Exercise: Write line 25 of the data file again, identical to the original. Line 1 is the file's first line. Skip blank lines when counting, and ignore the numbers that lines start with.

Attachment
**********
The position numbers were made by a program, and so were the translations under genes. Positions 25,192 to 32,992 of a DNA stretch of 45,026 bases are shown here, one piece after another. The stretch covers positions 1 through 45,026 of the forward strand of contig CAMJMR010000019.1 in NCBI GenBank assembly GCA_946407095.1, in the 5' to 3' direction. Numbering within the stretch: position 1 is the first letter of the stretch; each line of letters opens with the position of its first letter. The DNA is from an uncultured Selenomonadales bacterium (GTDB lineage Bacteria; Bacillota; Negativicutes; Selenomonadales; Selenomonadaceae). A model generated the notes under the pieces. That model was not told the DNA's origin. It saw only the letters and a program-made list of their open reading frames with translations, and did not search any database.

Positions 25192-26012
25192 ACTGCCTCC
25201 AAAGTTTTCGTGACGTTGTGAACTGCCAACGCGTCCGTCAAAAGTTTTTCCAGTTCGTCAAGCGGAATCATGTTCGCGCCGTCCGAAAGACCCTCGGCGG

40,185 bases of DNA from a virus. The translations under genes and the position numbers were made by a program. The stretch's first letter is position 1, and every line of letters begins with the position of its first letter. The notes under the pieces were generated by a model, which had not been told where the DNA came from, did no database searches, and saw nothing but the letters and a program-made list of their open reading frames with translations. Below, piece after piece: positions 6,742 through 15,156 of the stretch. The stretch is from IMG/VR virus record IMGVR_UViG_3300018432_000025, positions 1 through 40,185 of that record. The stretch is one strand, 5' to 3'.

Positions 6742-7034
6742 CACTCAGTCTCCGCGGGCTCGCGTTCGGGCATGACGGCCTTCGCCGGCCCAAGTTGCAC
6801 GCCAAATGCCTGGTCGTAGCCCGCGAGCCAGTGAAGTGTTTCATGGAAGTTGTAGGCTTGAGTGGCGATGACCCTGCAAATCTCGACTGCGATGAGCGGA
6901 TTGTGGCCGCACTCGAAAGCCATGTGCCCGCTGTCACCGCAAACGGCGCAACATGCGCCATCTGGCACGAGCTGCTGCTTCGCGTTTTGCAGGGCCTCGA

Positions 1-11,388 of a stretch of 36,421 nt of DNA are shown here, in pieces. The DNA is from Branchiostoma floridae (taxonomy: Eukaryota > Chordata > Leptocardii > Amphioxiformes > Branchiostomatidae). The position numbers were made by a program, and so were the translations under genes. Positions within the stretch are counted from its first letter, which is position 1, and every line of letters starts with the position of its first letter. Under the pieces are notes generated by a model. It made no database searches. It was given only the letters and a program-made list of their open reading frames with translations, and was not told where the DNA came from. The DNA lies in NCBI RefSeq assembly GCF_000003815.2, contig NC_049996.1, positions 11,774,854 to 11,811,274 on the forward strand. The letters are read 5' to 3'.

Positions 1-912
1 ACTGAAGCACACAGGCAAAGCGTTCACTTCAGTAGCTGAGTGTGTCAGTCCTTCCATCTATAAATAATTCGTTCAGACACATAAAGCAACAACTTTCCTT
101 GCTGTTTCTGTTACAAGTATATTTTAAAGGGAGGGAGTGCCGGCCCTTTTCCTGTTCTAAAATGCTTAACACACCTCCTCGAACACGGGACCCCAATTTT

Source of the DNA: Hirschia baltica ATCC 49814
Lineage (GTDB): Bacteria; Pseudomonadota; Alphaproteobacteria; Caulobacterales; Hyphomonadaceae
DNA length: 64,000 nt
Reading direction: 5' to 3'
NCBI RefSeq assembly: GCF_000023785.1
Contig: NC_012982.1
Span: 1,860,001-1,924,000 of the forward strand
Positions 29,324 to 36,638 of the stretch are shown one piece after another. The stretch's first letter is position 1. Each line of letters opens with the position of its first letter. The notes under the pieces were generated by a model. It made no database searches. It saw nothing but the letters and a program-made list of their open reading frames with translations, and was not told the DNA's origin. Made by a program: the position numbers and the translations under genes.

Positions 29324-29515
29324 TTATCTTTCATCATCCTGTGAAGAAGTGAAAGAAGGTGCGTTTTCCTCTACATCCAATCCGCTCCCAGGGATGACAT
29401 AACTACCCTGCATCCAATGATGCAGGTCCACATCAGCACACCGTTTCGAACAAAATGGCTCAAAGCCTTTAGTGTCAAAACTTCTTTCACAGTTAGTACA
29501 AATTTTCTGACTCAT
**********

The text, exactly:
29501 AATTTTCTGACTCAT